Crops Research Institute, Ghana; Vivian Hoffmann, International Food Policy Research Institute, USA; Amade Muitia, Mozambique Institute of Agricultural
Research, Mozambique; Agnes Mwangwela, Lilongwe University of Agriculture and Natural Resources, Malawi; Sam Njoroge, International Crops Research
Institute for the Semi-Arid Tropics (ICRISAT), Malawi; David Okello, National Semi-Arid Resources Research Institute (NaSARRI), Uganda; and Nelson Opoku,
University for Development Studies, Ghana;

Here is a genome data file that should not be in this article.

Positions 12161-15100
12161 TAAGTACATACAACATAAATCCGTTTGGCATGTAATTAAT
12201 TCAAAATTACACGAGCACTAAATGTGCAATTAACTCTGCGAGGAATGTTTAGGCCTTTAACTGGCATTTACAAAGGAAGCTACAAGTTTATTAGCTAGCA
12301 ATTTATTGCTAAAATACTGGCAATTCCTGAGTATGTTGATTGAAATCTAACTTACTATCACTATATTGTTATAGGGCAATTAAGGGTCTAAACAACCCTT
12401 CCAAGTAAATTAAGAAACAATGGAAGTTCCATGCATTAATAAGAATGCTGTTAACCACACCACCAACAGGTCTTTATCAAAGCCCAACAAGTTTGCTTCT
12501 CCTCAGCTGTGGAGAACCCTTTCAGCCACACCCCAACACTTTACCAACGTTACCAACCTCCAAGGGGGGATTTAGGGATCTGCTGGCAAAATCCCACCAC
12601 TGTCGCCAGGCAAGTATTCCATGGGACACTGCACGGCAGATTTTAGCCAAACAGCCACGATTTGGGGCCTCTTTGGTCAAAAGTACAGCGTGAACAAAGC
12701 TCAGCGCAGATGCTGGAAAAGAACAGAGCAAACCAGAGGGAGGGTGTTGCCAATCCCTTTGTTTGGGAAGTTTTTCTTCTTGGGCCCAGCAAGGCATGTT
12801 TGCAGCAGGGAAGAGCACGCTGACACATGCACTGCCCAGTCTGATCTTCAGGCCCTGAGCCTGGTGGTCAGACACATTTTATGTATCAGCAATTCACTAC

Part 2 Cultivation of cowpea, faba beans and pigeonpea 10.Breeding improved varieties of cowpea: B. B. Singh, G.B. Pant University of Agriculture and Technology, India; 11.Improving cultivation of cowpea in West Africa: Alpha Y. Kamara, Lucky O. Omoigui and Nkeki Kamai, International Institute of Tropical Agriculture (IITA), Nigeria; Sylvester U. Ewansiha, University of Benin, Nigeria; and Hakeem A. Ajeigbe, International Crops Research Institute for the Semi-Arid Tropics (ICRISAT), Nigeria; 12.Developing improved varieties of faba bean: Fouad Maalouf, International Center for Agricultural Research in the Dry Areas (ICARDA), Lebanon; and Seid Ahmed and Somanagouda Patil, International Center for Agricultural Research in the Dry Areas (ICARDA), Morocco; 13.Efficient and sustainable production of faba bean: R. Redden, RJR Agricultural Consultants, Australia; X. Zong, Chinese Academy of Agricultural Sciences (CAAS), China; R. M. Norton, International Plant Nutrition Institute and University of Melbourne, Australia; F. L. Stoddard, University of Helsinki, Finland; F. Maalouf, International Centre for Agricultural Research in Dry Areas (ICARDA), Lebanon; S. Ahmed and M. El Bouhssini, International Centre for Agricultural Research in Dry Areas (ICARDA), Morocco; Y. Tao and L. Rong, Chinese Academy of Agricultural Sciences (CAAS), China; and Li Ling, Liaoning Academy of Agricultural Science, China; 14.Developing improved varieties of pigeonpea: K. B. Saxena, United Arab Emirates; Y. S. Chauhan, Department of Agriculture and Fisheries, Australia; C. V. S. Kumar, A. J. Hingane, R. V. Kumar, R. K. Saxena and G. V. R. Rao, International Crops Research Institute for the Semi-Arid Tropics (ICRISAT), India; 15.Improving the cultivation of pigeonpea: K. R. Latha and L. Vimalendran, Tamil Nadu Agricultural University, India;